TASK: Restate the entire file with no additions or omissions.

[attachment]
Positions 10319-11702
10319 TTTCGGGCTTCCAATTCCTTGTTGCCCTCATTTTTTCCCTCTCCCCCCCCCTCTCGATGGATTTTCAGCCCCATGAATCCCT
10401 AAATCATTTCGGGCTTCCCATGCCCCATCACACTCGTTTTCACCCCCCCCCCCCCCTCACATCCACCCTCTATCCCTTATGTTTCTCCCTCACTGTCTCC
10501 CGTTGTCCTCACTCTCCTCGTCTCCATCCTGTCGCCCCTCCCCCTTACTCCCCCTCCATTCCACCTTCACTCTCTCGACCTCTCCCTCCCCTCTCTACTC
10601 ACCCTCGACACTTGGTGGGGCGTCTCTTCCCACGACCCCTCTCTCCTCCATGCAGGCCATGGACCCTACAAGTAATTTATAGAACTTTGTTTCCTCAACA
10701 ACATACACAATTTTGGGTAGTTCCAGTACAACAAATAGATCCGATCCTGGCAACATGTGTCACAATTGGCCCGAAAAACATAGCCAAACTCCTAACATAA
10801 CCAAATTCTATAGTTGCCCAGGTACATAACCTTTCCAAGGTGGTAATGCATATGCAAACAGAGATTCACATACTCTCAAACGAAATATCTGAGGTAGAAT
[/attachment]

Positions 10319-11702
10319 TTTCGGGCTTCCAATTCCTTGTTGCCCTCATTTTTTCCCTCTCCCCCCCCCTCTCGATGGATTTTCAGCCCCATGAATCCCT
10401 AAATCATTTCGGGCTTCCCATGCCCCATCACACTCGTTTTCACCCCCCCCCCCCCCTCACATCCACCCTCTATCCCTTATGTTTCTCCCTCACTGTCTCC
10501 CGTTGTCCTCACTCTCCTCGTCTCCATCCTGTCGCCCCTCCCCCTTACTCCCCCTCCATTCCACCTTCACTCTCTCGACCTCTCCCTCCCCTCTCTACTC
10601 ACCCTCGACACTTGGTGGGGCGTCTCTTCCCACGACCCCTCTCTCCTCCATGCAGGCCATGGACCCTACAAGTAATTTATAGAACTTTGTTTCCTCAACA
10701 ACATACACAATTTTGGGTAGTTCCAGTACAACAAATAGATCCGATCCTGGCAACATGTGTCACAATTGGCCCGAAAAACATAGCCAAACTCCTAACATAA
10801 CCAAATTCTATAGTTGCCCAGGTACATAACCTTTCCAAGGTGGTAATGCATATGCAAACAGAGATTCACATACTCTCAAACGAAATATCTGAGGTAGAAT